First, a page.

Sadly, the first phrase that came to me was EXPLOSIVE temper. My Dad F had an explosive temper, which led to scenes I don’t want to revisit. Apparently my Uncle Danny had an explosive temper, too. I thank God often that automobiles have replaced horses. While there were many kind owners, too many of those poor animals had to suffer the wrath of a cruel master with a whip and a violent temper.
As I typed in the word, my thought switched to EXPLOSIVES, their usefulness in building our country. Megatons of mountain rock blown away to make a path for the railroad track and then the highways.
Now I recall the explosions we all love to see, and watching the International Fireworks Competition in Montreal. There! It turns out there is something good to be said for EXPLOSIVE.
Haiku verses are not given titles, but if I were to give this one a title, it would be DESPERATE.
Travelling through northern Ontario one night we were desperate for a motel room, but discovered to our dismay that all the rooms in all the quality motels were booked because of a local convention. “Non-smoking room” was no longer a choice. We took this room and managed to get a few hours sleep in spite of the almost overpowering smell. We didn’t linger long in the morning. 🙂 I was desperate to get home and wash all our clothes, as the smell of stale tobacco had permeated everything we brought into the room.
the last room in the last motel in town nicotine potpourri
Anyone who’s ever driven by tobacco kilns in the winter when the workers are turning the tobacco leaves will know what I mean; the whole countryside has that distinctive reek.
I pondered this for a moment, wondering what I could write on this topic. Lots of things have become, or are becoming, extinct. My thoughts went to a another blogger’s article I read recently, titled SAVE THE BEES. Click here to read.
They say one good way of writing poetry, especially haiku, is to contrast the very great with the very small. The universe versus one point of starlight. The person who’s just lost everything in a house fire holding the melted frame from their family photo.
This morning I thought of the major issue being discussed these days — climate change — versus the poor endangered bee. I see a certain irony in the fact that while folks are worried about our extinction due to global climate changes, the loss of this little insect will pose a grave danger to our planet, if the research that prompted Sue’s article is correct.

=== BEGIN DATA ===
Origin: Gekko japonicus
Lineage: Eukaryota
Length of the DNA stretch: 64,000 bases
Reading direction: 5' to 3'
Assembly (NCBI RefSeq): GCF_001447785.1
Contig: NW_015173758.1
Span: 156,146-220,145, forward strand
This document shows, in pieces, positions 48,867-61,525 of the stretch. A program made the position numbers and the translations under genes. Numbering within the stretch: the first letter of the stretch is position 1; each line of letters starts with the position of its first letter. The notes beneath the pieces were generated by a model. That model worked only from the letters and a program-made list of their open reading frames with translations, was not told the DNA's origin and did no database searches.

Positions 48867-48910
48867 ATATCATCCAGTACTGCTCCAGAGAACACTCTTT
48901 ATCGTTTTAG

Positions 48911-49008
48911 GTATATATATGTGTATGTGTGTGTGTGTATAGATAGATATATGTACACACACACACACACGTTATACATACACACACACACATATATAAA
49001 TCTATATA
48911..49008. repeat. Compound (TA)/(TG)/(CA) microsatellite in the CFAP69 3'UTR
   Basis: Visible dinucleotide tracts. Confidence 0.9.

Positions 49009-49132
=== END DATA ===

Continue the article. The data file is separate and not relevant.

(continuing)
Yes, it’s sadly ironic that, in order to produce more food, many growers are inadvertently poisoning the very thing that helps them produce the food.
but how will you know
where the sweet flowers grow
my little pilgrim
August 24th and the female hummingbirds are still here, definitely three, maybe even four. They’re making frequent trips to feeders, tanking up — if peewees like this can tank up. I think of the long journey ahead of them and wonder where all they will stop en route. Have they travelled this route before? Do they know where to find the best rest stops, flower beds and feeders on their route? Will they return to our yard next June?
Here on the Saskatchewan plains the grain fields have been turning golden blond in the warm sunshine these past few weeks. I imagine some farmers would be out swathing today if the weather looked promising, but we’ve just had a day of rain and a few sprinkles this morning. Weather the farmers don’t want to see while their precious heads of grain are still in the fields.
Good morning everyone! Absolutely clear blue sky above and a mainly day ahead for us; Environment Canada predicts a high of 28 C/ 82 F. On a day like this you can almost hear the garden grow and see the flowers stretching up. 🙂
I visited fellow blogger Bill already and read his haiku about a moth. Which inspired me to write a verse of my own, but the words kept coming so I went way beyond haiku limits. Our outside light is an active place after dark, and come morning I see quite a few intriguing “lumps” plastered on the railing below.
creature of the night
confused and dazzled
by the artificial sun
round and round it flutters
my kitchen light
a host of shadows
flicker along on the wall
come morning I find it pasted
folded in sleep on the coffee jar
from which I hope to extract
some flutter for myself
Sammi Cox has posted another weekend writing challenge.
I’m taking a break from editing this morning and feel inspired by the thought of furrows and wind, so I’ll offer this response:
The everlasting wind sweeps over the furrowed fields brushing the topsoil —what’s left of it — into the grooves left by the plough last fall before the farmer — weary of everlasting wind,
of watching the snowless fields drift, — left for good.
I’ve heard enough about the “dustbowl years”
that they blow through my writing at times. 🙂